Although the museum’s collection of aircraft has grown significantly over the years, the Society remains focussed on its goals of honouring those who served with Bomber Command and the BCATP.
Our twin-engined Blenheim bomber is representative of the early years of Bomber Command, when crews flew twin-engined Whitleys, Hampdens, Wellingtons, and Blenheims to carry the fight to the enemy as Bomber Command’s only offensive punch.
Although the property of the City of Calgary, the Mosquito currently being restored by the Calgary Mosquito Society adds an example of this iconic aircraft to the museum.
The museum’s collection of BCATP aircraft has expanded dramatically over the past few years to provide an excellent summary of the planes in use during the Plan.
Representing the single engined primary trainers are our runnable Fleet Fawn, a 1930’s designed biplane, and a runnable Tiger Moth. Our Cornell, which is awaiting restoration, is an example of the type which replaced the biplanes during the latter stages of the Plan.
The Anson, currently under restoration, and our runnable Cessna Cranes were the most widely used twin-engined aircraft flown by pilots training to be bomber pilots. As well, they were used extensively for navigational, wireless, and other training. The museum also significant parts of a twin-engined Airspeed Oxfords that is awaiting restoration.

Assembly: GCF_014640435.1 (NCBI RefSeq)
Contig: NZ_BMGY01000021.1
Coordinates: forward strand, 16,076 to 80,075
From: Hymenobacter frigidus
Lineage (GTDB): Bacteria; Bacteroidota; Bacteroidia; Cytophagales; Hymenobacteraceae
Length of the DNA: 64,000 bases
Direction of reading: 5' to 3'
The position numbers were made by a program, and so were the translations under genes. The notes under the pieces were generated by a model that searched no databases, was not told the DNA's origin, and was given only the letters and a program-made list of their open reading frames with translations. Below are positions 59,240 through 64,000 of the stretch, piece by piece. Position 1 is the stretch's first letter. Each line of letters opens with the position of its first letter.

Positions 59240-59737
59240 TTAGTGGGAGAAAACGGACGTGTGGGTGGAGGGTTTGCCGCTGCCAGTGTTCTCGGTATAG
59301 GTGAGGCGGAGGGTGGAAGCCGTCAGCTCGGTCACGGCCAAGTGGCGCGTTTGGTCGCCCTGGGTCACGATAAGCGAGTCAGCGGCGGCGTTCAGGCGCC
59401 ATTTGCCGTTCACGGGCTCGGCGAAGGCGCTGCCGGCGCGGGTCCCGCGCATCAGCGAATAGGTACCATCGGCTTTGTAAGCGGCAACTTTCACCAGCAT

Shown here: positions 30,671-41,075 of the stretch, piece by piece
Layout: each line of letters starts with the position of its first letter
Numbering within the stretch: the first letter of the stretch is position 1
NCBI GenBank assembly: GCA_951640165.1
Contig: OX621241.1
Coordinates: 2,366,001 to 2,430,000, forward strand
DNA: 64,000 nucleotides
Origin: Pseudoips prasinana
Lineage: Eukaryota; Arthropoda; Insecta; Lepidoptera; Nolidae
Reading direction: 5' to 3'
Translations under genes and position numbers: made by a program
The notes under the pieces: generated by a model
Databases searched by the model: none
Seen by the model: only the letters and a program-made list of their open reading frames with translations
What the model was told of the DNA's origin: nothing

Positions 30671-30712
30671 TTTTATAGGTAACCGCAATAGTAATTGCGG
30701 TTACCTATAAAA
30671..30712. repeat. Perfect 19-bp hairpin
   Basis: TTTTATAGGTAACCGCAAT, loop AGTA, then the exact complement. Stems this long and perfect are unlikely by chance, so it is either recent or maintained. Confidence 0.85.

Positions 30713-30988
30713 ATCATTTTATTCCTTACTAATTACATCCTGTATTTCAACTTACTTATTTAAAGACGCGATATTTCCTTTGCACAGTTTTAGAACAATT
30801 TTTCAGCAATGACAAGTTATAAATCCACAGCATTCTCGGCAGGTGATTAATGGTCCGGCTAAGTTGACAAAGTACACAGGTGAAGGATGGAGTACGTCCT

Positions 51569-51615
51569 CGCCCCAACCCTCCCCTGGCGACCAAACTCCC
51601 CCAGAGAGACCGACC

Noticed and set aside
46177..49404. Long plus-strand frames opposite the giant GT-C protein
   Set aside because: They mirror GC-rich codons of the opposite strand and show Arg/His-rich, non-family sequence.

The classic Harvard is displayed at the museum representing the type of aircraft used for advanced single-engined training. Our Yale (currently in storage) was used in this capacity as well, before being re-assigned to wireless training and other duties.
The Society’s ample supply of Bolingboke aircraft and parts will make it possible to place an example of this aircraft on display at some future date. The Boly was used operationally with the RCAF on both coasts and as a bombing and gunnery trainer with the BCATP.
The Beech-18 “Expeditor,” was a light transport/utility type of aircraft during the war, both with the RCAF overseas and with the BCATP. The museumÕs example is complete and currently in storage.
Although a mock-up, the Messerschmitt Bf 109 on display enables our visitors to appreciate and learn of the threat of Nazi night-fighters that were responsible for 70% of the losses incurred by Bomber Command.
No. 431 Squadron, now “The Snowbirds”, was formerly a Bomber Command squadron that flew Wellington, Halifax, and Lancaster Bombers. Our Snowbird-marked Canadair Tutor honours the Canadian airmen lost with No. 431 Squadron during World War II.
Although not envisioned when the Society was created in 1986, our collection of fully restored BCATP vehicles is now a significant part of the museum. Two fire trucks, a base protection unit designed for emergencies in the hangars or other buildings, and a six-wheel drive crash truck which responded to aircraft crashes are featured as is a fuel supply unit (bowser) and a large RCAF transport truck.
On outside display, as gate-guardians, our T-33 and CF-100 jet aircraft represent the early post-war era and make it very clear to passers-by on the highway that our building is an air museum. Both have a direct connection to Nanton airmen who served during WW II and later on these types of aircraft.